I got a text from a friend the other day. Her and I have bonded over all matters financial, and she is recently back from vacation. Her text said “I love our emergency fund”
Hmmmm….[interest has officially been peaked at this point]
She went on to tell me that her husband had an “oops” with the garage door, and another “oops” in the rental car while they were on vacation. Poor guy, these two things were practically back-to-back. She said her husband was feeling really guilty about the money it was going to cost to fix those things. But what she said next is what really struck me. “I wasn’t mad at him at all for either one. What a relief. Resentment avoided because of a simple emergency fund.”
It got me thinking. How many times do people argue with their spouse/significant other because of an unexpected expense? You hear about it all the time. Money is by and large the #1 issue couples fight about. When something unexpected happens, is the argument really about the expense itself, or does it really stem from the stress over not having money to pay for it?
Mr Nickels and I have very few arguments, but when I think back to the few that we had prior to our financial awakening, most were indeed about unexpected expenses. Several years ago we had an issue that caused our auto insurance to increase by nearly $100 per month. We (thought) we didn’t have a dime to spare at the time (in reality we were just spending all our dimes on housing and cars), and now we had to come up with another $100 in our monthly budget. I got upset, my husband became irritable, and next thing we knew we were in a heated argument over…the auto insurance. Our precarious financial situation was causing discord in our relationship. It wasn’t about why the auto insurance increased, it was that we didn’t have the money to pay for it. Eventually we calmed down enough to look at the situation logically, and without emotion. But the whole argument could have been avoided.
If that same scenario were to occur today, sure it would be irritating, but it wouldn’t throw us into an emotional tailspin like it did a few years ago.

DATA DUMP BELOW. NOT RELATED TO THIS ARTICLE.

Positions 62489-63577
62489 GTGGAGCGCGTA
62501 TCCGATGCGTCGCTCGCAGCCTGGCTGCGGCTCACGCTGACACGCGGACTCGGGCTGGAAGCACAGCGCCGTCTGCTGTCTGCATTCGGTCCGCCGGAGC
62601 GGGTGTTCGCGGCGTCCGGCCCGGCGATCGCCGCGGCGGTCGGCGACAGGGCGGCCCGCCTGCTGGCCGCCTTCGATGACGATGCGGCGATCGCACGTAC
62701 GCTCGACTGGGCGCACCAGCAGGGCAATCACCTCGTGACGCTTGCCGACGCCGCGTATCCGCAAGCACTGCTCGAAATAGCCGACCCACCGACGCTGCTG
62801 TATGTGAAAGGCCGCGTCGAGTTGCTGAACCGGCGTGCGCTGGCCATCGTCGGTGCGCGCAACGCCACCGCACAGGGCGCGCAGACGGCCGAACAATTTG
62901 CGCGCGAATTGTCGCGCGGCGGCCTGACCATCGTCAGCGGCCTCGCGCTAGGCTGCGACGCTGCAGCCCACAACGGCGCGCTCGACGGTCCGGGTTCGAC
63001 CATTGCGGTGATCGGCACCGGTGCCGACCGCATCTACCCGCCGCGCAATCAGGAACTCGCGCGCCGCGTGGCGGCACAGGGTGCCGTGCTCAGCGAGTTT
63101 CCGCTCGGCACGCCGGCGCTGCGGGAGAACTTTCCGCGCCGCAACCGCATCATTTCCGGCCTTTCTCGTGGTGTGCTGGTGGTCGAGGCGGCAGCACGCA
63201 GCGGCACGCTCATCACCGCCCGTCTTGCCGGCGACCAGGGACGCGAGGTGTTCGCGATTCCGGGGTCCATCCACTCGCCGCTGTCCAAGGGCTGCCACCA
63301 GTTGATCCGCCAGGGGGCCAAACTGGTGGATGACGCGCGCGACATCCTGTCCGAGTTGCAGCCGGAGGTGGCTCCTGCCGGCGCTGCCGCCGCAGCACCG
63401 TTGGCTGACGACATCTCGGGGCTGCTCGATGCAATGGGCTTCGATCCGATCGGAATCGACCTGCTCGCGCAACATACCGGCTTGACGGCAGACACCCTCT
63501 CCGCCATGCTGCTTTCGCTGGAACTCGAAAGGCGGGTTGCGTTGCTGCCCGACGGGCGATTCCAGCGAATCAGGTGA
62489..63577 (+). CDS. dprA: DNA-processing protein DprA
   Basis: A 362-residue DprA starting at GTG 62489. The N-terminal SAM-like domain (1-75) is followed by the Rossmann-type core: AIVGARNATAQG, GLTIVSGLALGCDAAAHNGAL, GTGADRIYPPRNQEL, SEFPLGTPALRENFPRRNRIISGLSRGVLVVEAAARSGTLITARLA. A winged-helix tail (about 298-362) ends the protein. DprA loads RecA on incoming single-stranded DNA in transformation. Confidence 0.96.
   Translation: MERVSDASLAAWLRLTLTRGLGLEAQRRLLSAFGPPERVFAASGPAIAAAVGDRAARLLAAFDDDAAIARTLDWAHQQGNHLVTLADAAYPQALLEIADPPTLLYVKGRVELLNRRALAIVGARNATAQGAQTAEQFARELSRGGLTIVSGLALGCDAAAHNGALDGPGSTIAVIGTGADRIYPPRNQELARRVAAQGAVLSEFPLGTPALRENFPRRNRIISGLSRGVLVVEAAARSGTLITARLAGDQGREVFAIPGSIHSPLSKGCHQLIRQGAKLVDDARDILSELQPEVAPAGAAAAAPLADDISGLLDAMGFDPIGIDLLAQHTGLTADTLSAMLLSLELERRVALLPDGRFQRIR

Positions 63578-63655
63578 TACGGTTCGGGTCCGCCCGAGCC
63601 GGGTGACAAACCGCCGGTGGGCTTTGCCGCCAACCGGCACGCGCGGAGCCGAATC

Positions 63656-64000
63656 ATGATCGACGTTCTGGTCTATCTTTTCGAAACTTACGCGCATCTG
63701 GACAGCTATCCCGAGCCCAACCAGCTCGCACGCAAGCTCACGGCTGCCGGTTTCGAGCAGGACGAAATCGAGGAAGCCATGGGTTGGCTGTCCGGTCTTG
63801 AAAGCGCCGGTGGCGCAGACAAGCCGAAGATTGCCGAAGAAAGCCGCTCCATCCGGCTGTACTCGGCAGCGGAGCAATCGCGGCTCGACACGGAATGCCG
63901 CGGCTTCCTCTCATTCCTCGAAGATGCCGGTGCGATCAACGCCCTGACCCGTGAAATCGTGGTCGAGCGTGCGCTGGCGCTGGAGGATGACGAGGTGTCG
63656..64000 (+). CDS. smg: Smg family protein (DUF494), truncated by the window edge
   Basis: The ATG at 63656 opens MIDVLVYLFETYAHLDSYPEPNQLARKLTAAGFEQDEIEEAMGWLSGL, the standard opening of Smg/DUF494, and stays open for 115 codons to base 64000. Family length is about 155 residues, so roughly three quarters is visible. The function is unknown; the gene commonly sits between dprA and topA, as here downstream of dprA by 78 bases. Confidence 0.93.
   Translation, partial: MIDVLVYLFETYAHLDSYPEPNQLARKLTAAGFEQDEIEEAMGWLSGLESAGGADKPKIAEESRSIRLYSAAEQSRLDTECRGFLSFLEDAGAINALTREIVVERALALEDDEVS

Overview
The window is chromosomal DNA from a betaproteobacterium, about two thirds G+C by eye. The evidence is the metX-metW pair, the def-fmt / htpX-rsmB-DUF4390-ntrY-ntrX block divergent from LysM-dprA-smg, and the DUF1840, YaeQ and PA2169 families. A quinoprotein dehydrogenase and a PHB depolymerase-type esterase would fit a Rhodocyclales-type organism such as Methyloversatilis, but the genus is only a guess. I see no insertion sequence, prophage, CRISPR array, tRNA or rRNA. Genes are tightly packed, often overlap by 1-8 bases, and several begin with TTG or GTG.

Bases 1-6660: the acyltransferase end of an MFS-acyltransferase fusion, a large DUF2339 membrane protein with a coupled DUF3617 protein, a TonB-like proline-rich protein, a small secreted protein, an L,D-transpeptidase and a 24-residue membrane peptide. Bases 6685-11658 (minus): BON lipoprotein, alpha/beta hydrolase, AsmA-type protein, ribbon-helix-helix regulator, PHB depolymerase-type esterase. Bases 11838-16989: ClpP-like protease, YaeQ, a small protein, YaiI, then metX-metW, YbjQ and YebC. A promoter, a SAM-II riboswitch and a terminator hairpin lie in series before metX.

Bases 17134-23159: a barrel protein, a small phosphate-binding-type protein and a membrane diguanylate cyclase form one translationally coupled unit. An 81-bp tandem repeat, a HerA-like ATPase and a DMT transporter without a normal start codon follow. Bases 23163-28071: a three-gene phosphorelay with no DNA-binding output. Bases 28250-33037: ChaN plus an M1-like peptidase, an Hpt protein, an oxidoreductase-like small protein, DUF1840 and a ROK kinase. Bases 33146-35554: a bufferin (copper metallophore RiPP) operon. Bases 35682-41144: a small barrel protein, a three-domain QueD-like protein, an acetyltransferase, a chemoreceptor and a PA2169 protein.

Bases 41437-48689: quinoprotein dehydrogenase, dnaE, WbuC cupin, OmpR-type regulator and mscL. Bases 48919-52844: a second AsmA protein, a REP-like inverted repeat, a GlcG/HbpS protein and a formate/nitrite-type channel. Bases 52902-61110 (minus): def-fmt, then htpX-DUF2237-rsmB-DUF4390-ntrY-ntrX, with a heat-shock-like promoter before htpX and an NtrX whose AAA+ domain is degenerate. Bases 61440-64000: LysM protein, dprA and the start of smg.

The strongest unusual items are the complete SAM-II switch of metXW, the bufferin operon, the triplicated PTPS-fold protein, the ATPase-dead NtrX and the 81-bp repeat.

Going back again to my friend who sent me the text, she’s still in her early 20’s, but financially mature beyond her years. She seems to understand my “Live Smart, Save Money, Retire Early” philosophy. I’ll call her my Nickel from another Pickle. (Ok…here’s where I thought I would be clever and come up with a rhyme. That was the first thing that came out, but as I started typing, it became apparent how awkward that sounds.) *crickets*
Getting to my point, she’s figured things out that some people can take a lifetime, if ever, to understand. Things happen. People make mistakes. But knowing they could cover those expenses (and without going into debt!) kept her from feeling resentful or frustrated at her husband. In fact, what she described was RELIEF.
An emergency fund is more than just unused cash sitting in an account, taunting you. It’s a safety net. A psychological security blanket. For those of us that have them, it helps us sleep better at night and keeps financial harmony in our relationships. Emergency Fund = Less Fighting Over Money
Do you have an emergency fund? If you don’t, that’s the first thing you should do when you finish reading this. Sit down and figure out how you can get one started. You may have to get ninja-like on your finances to do it, but $1,000 should be the absolute minimum. Then, if you’ve got debt (yes, that includes auto loans), pay that off next. Then aim for a fully funded emergency account. I suggest $5,000, which should cover most major catastrophes that come your way.
It’s hard to save money. I know that. But by saving even just a little bit, consistently, you’ll soon have a sweet little pile of cash. And unexpected expenses really aren’t unexpected at all. It’s not IF something will happen, but WHEN. That little emergency fund could save you some tears, some stress and possibly even…your relationship.